According to the CIA world factbook 25% of the population lives in an urban setting, with a 1.6% annual change. With increased urbanization, there is often an increase in public areas used as parks and plazas. This often comes as a result because a population becomes more removed from nature, and such areas attempt to fill in the gap. In Vava'u I have found a few potential resources to better understand the landscape there. The botanical gardens are owned by the minister of agriculture and food. There is contact information for the gardens and I'll send an email to them pretty soon.
According to the 2006 Tongan census, 72% of the population owned their dwelling, 4% rented, and 23% resided in their dwelling rent free. I'm not entirely sure how 23% don't pay rent for their dwelling or own it. It might have something to do with the close knit familial relations that exist, where owners weren't charging rent to family. I'll have to look further into that one because that could be an interesting hindrance to landscape development. I was surprised to see that 72% owned their dwelling. It came as a surprise mostly because I had heard that few people actually owned the land they lived on. I don't know whether the fact that they own their dwelling implies they own the land as well, but it would make sense that they would. I still need to dig further and see how land is distributed and who is in charge of its development. I've heard different ideas about the nobles sectioning off the land for the people but I haven't found a concrete source about that yet. It also could be different with a new government underway although it doesn't seem like change occurs quickly in Tonga.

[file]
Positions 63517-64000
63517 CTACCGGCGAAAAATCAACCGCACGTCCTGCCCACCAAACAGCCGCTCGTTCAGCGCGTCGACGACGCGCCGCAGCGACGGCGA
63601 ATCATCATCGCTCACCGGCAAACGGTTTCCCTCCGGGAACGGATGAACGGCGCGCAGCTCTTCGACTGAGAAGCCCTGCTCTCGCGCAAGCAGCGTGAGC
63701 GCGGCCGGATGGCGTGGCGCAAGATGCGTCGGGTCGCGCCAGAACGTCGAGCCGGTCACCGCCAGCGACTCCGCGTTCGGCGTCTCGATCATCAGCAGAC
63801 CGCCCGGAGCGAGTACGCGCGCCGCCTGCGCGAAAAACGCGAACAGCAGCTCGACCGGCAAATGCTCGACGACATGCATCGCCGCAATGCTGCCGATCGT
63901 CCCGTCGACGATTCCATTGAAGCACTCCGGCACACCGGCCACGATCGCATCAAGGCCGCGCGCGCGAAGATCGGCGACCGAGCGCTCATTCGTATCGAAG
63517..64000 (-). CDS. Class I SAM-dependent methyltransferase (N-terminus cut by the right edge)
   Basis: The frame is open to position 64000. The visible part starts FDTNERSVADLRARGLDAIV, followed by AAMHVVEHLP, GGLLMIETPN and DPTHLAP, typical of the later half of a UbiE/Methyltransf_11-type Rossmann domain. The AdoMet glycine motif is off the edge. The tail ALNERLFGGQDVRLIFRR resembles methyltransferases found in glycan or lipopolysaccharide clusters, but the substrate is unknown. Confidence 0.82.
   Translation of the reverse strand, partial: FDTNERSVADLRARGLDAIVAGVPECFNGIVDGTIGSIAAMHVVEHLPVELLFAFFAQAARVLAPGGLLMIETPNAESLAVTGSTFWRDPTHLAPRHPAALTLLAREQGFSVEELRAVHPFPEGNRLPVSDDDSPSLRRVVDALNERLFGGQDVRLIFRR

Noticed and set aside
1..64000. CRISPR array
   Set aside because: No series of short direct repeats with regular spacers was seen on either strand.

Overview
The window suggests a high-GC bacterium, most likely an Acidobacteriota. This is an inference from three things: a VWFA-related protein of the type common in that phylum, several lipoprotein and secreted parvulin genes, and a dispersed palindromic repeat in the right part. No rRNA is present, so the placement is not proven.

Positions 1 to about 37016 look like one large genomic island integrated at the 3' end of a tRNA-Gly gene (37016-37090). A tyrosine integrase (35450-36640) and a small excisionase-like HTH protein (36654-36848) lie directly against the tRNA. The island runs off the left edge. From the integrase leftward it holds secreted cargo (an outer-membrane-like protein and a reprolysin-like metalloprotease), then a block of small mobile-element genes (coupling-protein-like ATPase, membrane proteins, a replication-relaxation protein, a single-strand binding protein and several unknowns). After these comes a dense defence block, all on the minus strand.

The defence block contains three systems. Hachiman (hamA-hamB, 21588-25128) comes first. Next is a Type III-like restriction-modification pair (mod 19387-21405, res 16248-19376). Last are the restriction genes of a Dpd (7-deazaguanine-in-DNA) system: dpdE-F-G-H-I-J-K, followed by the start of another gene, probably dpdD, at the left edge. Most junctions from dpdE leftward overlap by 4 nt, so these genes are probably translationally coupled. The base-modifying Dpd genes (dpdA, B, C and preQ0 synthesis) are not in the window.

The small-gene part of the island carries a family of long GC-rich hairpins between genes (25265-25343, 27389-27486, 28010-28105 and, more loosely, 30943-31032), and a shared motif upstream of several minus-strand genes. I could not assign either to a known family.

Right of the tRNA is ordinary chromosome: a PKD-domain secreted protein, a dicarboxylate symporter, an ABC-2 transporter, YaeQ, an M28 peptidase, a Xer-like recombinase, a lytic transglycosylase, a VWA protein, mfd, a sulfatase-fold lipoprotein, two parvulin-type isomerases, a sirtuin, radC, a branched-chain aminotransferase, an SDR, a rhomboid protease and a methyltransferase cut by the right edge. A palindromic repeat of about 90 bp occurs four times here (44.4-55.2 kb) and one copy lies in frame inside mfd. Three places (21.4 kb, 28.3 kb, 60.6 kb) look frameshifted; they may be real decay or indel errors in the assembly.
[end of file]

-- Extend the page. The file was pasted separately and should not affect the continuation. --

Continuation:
In Vava'u there is a total of 2,871 households, with a population density of 128/km2. Vava'u covers 121 km2. The population of Vava'u is about 15,000. An interesting fact on the census is that 2148 people work in agriculture or fisheries. While they deal primarily with crops, that means there are people aware of plant care to some degree.
I spent a long time just trying to find any kind of document on Tonga and this is the one I found but haven't had a chance to read all of it yet. The topic covered in the document is an urban development in Nuku'alofa. One notable quote that gave me hope was: "The Government acknowledges that for sustained growth, health, education, water and sanitation, physical infrastructure, and the environment have to be improved." Landscape development is an integral part of infrastructure and environment. Especially in the capital city with the destructive riots a few years ago, several Tongans have told me there is quite a lot of development going on. Also another line from this group's analysis was: "The settlements in low-lying locations unsuited for housing result from the urban drift from outer islands." The urban drift referred to is the move many people are making to the city for better living and money. An effort to improve settlements in outer islands could dramatically help, which is exciting because I finally feel like my potential project might be of use to more than just me.